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The Indian Runner
Directed by Sean Penn
Produced by Don Phillips
Written by Sean Penn
Starring Viggo Mortensen
David Morse
Patricia Arquette
Valeria Golino
Charles Bronson
Dennis Hopper
Benicio del Toro
Music by Jack Nitzsche
David Lindley
Cinematography Anthony B. Richmond
Editing by Jay Cassidy
Distributed by MGM
Release date(s) September 20, 1991
Running time 127 minutes
Country United States
Language English

The Indian Runner is a 1991 drama film written and directed by Sean Penn. It is based on Bruce Springsteen's song, "Highway Patrolman".

Contents

Plot

The story, set in 1960s Nebraska, involves two very different brothers: Joe (David Morse) a small town deputy sheriff, and Frank (Viggo Mortensen), a criminal.

Before the events of the film, Joe had tried to farm for a living, but was unable to make ends meet, and the bank eventually foreclosed on his property. He became a deputy sheriff as a way to support his young wife (Valeria Golino) and child. Joe is a good, conscientious man, but has his own demons to fight with. The opening shot of the film shows a car chase which ends with Joe using his gun to kill a man in self-defense. This results in Joe's conflicted feelings about killing the criminal, as well as the praise and scorn from members of his community from this shooting. Frank, who had been involved with run-ins with the law before going to Vietnam, is described by his father (Charles Bronson) as having "restlessness". Upon his return to town, he breaks into his brother's home and is nearly shot by Joe's wife. The next day, Frank leaves town without ever stopping by his parents' home. As Joe states in the narration, Frank was correct in his assessment that his parents would understand, as they always seem to when he hurts those who love him.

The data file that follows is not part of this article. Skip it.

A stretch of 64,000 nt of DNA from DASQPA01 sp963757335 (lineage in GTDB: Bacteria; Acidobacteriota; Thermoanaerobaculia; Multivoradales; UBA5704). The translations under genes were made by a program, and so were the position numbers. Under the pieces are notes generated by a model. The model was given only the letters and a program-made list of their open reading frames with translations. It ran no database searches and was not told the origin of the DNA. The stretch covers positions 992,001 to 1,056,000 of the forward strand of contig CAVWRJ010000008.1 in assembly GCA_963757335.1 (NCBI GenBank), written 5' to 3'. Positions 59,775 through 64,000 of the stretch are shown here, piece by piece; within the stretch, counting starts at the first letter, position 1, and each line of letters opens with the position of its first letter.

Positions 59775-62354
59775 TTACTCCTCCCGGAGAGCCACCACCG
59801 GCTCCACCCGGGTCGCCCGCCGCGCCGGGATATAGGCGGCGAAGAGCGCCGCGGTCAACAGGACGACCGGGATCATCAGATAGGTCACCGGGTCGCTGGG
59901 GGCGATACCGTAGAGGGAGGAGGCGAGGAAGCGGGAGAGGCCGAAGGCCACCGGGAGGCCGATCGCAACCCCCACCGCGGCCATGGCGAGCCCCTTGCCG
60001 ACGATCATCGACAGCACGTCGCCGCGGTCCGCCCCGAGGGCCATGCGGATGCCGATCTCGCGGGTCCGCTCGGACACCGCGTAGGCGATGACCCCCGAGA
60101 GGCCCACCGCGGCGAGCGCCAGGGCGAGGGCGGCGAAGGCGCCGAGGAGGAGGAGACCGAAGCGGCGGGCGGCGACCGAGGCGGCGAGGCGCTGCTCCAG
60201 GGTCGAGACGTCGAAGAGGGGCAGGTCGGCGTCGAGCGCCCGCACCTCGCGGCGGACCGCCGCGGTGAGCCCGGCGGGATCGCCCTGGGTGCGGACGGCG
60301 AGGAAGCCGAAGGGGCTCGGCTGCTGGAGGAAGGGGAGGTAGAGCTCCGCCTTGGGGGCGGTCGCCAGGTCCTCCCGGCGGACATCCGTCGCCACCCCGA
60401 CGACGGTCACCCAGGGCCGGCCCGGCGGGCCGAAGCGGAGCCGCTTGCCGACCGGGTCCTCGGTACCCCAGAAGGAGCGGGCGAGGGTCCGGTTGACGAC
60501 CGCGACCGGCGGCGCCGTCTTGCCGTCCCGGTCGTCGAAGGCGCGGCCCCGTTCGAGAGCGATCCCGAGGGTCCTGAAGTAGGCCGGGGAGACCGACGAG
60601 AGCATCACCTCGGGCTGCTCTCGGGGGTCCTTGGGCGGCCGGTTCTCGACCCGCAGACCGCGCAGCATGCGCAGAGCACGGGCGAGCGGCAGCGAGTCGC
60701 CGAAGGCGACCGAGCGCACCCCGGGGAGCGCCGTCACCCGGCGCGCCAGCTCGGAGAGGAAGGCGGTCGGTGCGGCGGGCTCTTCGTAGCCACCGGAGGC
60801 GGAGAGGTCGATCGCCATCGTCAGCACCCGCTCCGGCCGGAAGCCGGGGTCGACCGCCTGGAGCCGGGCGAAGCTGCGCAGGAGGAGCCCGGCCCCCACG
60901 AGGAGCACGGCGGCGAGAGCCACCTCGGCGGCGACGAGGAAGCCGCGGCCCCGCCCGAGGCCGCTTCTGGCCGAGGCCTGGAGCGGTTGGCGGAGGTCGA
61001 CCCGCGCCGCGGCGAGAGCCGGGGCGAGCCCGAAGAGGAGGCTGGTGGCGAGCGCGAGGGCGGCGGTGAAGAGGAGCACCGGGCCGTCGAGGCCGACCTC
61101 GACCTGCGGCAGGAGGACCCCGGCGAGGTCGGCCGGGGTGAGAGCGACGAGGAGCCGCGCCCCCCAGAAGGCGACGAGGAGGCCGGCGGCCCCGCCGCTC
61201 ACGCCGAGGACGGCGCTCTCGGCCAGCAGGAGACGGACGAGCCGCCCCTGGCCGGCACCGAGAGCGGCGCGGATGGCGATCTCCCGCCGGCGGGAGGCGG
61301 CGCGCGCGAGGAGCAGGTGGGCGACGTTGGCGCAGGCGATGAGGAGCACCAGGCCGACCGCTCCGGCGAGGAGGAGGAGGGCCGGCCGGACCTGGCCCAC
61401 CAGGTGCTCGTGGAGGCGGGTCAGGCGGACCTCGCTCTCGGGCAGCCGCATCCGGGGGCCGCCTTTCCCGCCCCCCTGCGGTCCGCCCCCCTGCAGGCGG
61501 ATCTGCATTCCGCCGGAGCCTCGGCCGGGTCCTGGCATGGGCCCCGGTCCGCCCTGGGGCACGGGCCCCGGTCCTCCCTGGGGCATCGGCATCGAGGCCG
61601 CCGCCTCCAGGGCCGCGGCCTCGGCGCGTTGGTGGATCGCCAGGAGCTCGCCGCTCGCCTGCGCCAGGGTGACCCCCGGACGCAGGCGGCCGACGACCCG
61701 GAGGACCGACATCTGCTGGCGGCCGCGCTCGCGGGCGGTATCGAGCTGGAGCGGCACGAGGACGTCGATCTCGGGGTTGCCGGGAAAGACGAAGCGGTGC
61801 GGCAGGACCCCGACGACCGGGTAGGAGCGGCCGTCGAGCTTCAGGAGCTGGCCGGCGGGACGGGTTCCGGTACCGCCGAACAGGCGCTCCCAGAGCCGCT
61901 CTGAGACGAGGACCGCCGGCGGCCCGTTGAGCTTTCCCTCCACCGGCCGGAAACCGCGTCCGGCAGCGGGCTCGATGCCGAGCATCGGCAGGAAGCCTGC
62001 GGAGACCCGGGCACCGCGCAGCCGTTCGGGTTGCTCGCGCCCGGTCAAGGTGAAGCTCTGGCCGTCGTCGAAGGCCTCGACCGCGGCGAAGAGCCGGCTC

Joe does not hear from his brother for some time, but eventually discovers that he is in jail in another state from their father, who had kept the information quiet to avoid upsetting their mother (Sandy Dennis). After their parents' death, Frank is released from prison and returns to his hometown with his pregnant girlfriend (Patricia Arquette). He tries to settle down and find a job, but keeps getting into trouble with the law — which, of course, puts him in conflict with Joe.

Critical reception

Roger Ebert of the Chicago Sun-Times wrote that Joe and Frank represent not only the two sides of manhood in society, but also, possibly, the two sides of Sean Penn's own character.[1]

Production

The movie was shot partially in Plattsmouth, Nebraska and Omaha, Nebraska. Joe was wearing the uniform of a Cass County Sheriff's Deputy.

Producer Don Phillips gave Penn's screenplay to two producers, who liked it but felt that the ending was not commercial enough to interest a Hollywood studio.[2] Phillips' friend Thom Mount, who had his own production company and was a big fan of Penn's work, thought that they might interest a studio if they could get a movie star like Tom Cruise interested in appearing in the film. Penn spotted Mortensen in the film Fresh Horses and was drawn to the actor's "angularity, a severity to his handsomeness", that he thought would be perfect for the role of Frank.[2]

Penn and Phillips sent Mortensen the script while he was making Young Guns II in Tucson, Arizona and flew there to meet with him.[2] The actor agreed to star in Penn's film. Penn had Morse and Mortensen rehearse their pivotal scene in a bar for two weeks. The director had a bar set up in a gymnasium which allowed the actors to blow off steam by shooting baskets in between rehearsals. While making the film, Penn felt that Mortensen's "inherent kindness" was too visible and had him work with a member of the Hell's Angels motorcycle club that the director knew in order to acquire an edginess that Penn felt necessary for the character.

The Indian Runner is the last film to feature Sandy Dennis, who died shortly after it was released. [2]

References

  1. ^ :: rogerebert.com :: Reviews :: The Indian Runner (xhtml)
  2. ^ a b c d Kelly, Richard T (2005). "Sean Penn: His Life and Times". Faber and Faber.  

External links

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